In collaborative work with José Antonio Suárez, in the process of creating the drawing and in the chemical process and fixing the image in the matrix, there were no major difficulties, the artist chose the pen as fundamental material and made drawing in good time, then made a mild acidification to a regular sleep time in order to maintain the detail and subtlety of the image, there were two tests which show themselves state that the image was still very soft and in agreement with the artist decided to make corrections to add more picture and get more contrast, also withdrew some slight traces of oil around the image.

In addition to drawing the artist used more pen Tusche and added a little bar to achieve lithographic black spots.

(Picture 70) signature of BAT.

Subsequently serialized acidification process, the state took several tests by changing the location of the stones, (see image 68) the type of ink, color and paper. A trial was then set up the BAT is held in Arches paper that the artist had previously accepted for publication and should be marked by the artist as BAT, which, as has been said, means "ready to shoot. " This test is particularly important during the collaborative process, because the print is a model for the rest of the run and each test must be compared with it to check the quality of the picture and decide whether or not it included in the edition. At the end of the collaborative work, this test passes into the possession of the printer and has no commercial value.


(Picture 71) Process for stamping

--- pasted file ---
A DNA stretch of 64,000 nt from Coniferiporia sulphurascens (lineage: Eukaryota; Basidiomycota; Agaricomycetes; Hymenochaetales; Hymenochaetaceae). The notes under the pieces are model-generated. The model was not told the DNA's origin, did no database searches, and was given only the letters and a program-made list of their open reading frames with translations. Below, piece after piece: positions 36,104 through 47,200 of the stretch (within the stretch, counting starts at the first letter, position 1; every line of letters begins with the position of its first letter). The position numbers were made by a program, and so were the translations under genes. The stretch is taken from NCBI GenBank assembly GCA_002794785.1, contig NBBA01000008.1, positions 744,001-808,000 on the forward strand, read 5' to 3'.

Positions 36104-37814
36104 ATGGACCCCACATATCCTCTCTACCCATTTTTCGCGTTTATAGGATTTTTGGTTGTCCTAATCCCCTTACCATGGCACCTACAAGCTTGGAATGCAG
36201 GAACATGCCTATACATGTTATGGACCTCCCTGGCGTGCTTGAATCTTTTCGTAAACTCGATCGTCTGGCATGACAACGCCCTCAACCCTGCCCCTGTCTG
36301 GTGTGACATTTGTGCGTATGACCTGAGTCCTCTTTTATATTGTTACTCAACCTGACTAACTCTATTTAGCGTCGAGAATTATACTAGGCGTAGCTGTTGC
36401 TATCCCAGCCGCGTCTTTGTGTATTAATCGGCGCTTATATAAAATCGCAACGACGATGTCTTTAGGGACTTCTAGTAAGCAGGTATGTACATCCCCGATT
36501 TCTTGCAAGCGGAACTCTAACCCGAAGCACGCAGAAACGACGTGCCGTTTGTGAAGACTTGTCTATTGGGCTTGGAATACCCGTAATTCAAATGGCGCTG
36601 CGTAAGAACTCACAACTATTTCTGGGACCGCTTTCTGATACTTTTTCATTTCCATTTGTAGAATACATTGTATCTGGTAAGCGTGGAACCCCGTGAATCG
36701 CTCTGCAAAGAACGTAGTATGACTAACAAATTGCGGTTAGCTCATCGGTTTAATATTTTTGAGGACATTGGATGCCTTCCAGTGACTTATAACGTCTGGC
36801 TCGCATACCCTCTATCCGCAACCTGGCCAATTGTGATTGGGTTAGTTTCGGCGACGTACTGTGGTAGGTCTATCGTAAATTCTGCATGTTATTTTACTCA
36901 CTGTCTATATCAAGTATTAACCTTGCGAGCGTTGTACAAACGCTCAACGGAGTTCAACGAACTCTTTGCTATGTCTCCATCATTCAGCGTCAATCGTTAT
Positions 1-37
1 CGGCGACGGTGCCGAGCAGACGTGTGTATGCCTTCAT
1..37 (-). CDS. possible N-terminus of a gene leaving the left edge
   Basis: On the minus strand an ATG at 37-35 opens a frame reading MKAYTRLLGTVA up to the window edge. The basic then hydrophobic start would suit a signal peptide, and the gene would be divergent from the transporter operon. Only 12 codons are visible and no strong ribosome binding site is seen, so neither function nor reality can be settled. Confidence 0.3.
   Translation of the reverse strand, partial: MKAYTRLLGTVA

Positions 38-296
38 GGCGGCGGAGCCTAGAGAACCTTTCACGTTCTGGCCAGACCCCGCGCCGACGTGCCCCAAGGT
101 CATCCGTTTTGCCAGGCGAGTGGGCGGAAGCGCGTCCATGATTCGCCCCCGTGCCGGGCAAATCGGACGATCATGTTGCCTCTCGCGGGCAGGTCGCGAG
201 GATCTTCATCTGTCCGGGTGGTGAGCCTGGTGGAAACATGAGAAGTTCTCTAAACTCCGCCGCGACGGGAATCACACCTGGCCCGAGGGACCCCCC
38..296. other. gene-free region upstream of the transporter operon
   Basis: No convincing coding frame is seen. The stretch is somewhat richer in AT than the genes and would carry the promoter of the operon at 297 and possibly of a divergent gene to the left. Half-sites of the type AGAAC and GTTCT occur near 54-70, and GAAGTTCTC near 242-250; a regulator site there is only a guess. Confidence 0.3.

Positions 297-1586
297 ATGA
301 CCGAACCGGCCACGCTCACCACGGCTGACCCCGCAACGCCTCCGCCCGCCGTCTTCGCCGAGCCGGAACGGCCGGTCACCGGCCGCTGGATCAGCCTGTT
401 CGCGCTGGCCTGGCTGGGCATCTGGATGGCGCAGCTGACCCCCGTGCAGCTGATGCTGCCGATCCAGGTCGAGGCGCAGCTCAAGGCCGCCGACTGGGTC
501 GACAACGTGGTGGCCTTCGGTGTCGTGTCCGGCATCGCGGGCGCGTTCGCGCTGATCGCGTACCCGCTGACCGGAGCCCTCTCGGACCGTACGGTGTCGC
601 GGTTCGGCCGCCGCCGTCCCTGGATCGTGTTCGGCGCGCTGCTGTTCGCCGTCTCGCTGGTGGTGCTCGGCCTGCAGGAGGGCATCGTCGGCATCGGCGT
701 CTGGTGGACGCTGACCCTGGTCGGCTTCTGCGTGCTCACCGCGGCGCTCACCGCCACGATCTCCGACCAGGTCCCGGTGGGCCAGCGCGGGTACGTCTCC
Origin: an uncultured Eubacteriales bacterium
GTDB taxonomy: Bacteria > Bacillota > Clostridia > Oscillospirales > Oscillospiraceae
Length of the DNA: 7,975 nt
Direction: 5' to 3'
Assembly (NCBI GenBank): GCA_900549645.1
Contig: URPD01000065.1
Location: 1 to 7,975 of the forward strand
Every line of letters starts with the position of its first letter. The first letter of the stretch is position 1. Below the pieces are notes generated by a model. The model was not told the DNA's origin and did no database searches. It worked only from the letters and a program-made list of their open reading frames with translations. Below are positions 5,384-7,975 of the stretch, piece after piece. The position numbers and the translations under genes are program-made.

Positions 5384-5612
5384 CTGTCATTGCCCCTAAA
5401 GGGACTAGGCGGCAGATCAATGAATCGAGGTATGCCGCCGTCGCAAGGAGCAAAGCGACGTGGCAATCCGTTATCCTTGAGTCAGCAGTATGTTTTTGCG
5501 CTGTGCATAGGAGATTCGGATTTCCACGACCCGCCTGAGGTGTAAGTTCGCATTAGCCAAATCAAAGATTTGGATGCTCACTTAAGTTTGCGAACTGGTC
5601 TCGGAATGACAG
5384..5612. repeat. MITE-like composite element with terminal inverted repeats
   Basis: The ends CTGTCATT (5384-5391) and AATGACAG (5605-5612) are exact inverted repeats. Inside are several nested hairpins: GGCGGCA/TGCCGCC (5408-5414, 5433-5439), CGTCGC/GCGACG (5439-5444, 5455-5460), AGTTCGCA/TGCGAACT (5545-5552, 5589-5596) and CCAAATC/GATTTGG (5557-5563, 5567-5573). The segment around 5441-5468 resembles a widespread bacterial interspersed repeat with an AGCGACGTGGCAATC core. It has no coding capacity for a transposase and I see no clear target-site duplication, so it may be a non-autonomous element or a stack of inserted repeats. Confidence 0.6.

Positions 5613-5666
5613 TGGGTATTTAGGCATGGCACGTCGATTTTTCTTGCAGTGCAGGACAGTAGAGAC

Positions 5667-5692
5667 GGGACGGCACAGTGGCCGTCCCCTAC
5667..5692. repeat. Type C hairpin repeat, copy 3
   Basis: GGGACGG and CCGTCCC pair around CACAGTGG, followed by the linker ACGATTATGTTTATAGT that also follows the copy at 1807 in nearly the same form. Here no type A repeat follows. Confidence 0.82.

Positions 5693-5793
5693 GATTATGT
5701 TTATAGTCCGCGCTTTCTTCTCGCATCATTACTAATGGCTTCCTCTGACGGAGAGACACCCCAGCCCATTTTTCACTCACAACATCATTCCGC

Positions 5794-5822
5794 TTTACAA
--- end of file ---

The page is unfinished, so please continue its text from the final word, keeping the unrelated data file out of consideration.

Lithograph No. 3.


When you finish creating the image and get the state tests and BAT test, the next challenge for the printer is to maintain image fidelity approved by the artist during editing. To print an edition successfully achieve required great concentration and technical skill level.

(Imagen72) The process of printing the
Lithograph No. 1.

The printer must hear and determine with great calm and careful printing problems or any variation that might arise. If at any time changes that occur can not be resolved, they should be presented to the artist and approved by him before continuing with the process. Then gives way to print the edition, each copy must be checked and carefully documented, this will greatly facilitate the work of final record of the work.

For lithography number one Jose Antonio Suarez Two editions a black ink and the other in white ink, black ink were a total of 20 copies in three types of paper, a high weight, other low weight and finally rice paper. White ink is printed a short edition of 5 copies on rice paper.

( Picture 73) Process for stamping
Lithograph # 3 in white.


When the edition was completed, it became the curator of the works, each of the specimens including testing for teaching materials in this manual were presented to the teacher, he listed, signed and sealed each of the prints, to finally put Dry label printer and complete the paperwork of collaboration.


(Picture 74) Lithograph number 3.


( Picture 75) Signature and stamp, lithograph number 3.

(Imagen 76) Artist: José Antonio Suárez Londoño
Litography num. 1
Medellin-Colombia (2010)
19 x 25 cm. Rice paper
Printer: Yuli Andrea Cadavid Agudelo



TAMARIND INSTITUTE. “Collaborative Lithography”- the rol of the Master Printer. Albuquerque.

Traslate by Yuli Andrea Cadavid. 2007. Pág. 27.
Nontoxic group engraving in Colombia:
http://www.facebook.com/ # / group.php? gid = 320096757753